Then two days ago, staff at my work were formally told to return to the office for the first time since the fighting that marred the first week of May 2008. The atmosphere was tense yet excited: while the trauma of the violence had not yet worn off, everyone was nevertheless eager to share their stories about their experiences of the siege of west Beirut, from hiding in bathrooms dodging stray bullets to eating cereal for 5 days straight out of inability to leave the house. Returning to work was itself a marginal return to normality.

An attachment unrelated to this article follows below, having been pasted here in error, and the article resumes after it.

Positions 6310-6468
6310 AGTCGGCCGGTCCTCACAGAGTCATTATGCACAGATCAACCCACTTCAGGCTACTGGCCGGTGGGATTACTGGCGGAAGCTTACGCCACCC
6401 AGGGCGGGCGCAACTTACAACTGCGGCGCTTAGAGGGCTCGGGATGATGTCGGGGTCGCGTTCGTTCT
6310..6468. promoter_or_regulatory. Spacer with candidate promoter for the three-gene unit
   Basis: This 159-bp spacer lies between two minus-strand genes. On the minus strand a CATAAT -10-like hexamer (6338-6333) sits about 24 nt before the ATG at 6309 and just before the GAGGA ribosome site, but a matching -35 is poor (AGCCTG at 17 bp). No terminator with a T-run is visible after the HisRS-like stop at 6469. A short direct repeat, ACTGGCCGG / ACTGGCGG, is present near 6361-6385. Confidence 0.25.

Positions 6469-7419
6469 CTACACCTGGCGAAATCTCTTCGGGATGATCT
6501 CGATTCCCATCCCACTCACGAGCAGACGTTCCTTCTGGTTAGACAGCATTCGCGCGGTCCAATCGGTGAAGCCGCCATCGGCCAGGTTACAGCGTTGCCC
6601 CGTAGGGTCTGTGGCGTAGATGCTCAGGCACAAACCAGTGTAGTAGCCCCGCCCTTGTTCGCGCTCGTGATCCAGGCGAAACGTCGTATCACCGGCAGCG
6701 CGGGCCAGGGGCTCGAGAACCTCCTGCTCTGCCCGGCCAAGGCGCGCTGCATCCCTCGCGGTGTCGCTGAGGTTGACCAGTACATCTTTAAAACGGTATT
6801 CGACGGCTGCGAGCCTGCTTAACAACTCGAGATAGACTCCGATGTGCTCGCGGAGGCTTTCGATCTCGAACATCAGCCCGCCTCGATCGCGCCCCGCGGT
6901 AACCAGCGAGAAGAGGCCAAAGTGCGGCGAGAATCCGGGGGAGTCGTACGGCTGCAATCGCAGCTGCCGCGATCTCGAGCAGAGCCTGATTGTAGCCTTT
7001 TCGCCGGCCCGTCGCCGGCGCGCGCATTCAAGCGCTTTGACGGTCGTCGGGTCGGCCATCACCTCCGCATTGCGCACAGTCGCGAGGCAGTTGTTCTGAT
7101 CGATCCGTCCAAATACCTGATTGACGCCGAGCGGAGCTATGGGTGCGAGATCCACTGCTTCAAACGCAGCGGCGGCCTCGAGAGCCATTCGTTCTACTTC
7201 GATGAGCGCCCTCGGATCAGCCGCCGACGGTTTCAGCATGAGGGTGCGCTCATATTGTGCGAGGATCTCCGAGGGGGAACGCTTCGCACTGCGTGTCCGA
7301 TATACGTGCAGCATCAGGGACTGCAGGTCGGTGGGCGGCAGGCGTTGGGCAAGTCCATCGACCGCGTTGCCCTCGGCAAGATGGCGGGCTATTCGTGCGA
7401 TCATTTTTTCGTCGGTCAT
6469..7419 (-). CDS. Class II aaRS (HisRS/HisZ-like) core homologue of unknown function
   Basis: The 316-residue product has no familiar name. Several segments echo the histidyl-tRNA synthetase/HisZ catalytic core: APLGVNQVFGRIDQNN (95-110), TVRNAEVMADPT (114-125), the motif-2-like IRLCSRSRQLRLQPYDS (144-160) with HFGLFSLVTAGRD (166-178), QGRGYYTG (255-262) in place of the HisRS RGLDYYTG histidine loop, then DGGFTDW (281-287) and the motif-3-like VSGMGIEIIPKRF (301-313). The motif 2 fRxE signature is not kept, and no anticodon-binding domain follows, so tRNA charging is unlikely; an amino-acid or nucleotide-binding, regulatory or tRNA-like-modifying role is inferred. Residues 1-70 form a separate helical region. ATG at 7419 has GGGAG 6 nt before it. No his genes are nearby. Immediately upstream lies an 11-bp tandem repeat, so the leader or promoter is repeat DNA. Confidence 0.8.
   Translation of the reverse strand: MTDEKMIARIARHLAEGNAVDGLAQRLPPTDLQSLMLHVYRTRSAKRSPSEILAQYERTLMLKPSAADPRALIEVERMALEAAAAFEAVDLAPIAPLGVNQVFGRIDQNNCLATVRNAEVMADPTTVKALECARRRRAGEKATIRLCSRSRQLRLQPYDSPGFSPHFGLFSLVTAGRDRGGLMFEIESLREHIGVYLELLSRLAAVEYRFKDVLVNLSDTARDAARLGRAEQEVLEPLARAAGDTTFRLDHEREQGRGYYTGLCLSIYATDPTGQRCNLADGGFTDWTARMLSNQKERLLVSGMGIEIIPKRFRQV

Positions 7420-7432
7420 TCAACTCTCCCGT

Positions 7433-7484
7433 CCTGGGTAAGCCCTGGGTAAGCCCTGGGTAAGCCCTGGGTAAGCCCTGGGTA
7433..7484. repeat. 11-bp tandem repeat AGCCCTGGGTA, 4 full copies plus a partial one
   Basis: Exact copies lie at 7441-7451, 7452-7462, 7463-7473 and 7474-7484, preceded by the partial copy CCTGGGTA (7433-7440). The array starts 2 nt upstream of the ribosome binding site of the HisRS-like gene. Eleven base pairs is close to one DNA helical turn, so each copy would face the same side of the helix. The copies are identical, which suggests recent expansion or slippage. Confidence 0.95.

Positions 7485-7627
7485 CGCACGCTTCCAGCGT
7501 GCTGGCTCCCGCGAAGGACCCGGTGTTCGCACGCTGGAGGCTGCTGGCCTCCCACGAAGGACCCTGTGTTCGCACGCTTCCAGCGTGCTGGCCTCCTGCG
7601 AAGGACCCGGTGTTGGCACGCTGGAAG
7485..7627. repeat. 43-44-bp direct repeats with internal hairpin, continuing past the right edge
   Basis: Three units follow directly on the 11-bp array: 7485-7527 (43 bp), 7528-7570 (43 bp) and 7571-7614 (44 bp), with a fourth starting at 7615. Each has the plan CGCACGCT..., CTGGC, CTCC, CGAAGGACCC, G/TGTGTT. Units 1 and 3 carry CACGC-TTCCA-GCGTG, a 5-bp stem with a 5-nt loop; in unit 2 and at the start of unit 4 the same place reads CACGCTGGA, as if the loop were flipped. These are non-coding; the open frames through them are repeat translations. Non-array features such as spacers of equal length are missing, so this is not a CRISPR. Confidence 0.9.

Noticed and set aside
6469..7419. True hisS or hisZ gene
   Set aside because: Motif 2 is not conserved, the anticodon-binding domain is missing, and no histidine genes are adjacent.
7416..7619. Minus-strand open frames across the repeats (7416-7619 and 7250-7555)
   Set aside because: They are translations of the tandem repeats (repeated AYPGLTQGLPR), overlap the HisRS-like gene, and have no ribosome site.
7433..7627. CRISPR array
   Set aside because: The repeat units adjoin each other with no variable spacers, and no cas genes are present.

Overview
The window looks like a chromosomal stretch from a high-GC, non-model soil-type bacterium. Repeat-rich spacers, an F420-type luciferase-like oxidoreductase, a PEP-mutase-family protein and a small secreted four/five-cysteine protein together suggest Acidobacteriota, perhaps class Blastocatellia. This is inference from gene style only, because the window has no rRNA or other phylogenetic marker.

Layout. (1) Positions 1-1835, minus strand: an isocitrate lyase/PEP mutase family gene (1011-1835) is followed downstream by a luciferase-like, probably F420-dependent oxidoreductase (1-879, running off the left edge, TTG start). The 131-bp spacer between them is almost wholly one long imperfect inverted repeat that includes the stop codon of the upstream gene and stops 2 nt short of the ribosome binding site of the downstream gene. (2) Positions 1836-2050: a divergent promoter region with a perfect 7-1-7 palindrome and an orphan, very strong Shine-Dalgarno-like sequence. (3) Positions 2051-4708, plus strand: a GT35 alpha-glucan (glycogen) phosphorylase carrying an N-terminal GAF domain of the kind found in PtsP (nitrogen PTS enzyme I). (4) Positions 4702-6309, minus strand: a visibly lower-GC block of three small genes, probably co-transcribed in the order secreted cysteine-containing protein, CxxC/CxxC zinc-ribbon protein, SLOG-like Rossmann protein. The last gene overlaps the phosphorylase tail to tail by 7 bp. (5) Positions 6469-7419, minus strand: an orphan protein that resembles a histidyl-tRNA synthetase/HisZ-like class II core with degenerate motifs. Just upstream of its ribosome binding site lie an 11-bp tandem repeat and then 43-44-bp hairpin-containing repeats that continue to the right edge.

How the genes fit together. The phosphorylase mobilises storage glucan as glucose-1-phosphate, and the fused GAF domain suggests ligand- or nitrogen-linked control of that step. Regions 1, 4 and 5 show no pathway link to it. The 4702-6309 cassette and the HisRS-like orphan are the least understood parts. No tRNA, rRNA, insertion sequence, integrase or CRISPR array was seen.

And today, whatever remnants of fear that still lingered were swiftly swept away by the monumental breakthrough of the Arab League talks in Qatar, which have been going on for the past five days. They stood there and listened to the official proclamation of the end of the political paralysis that has gripped the country for almost 18 months and claimed more than 80 lives (deaths in recent violence combined with the 7 dead on “Black Sunday” in January 2008, the violence at the Arab university in January 2007 and other similar incidents), aware that five days of negotiations in the air-conditioned comfort of the Doha Sheraton seem almost farcical in the face of destruction caused.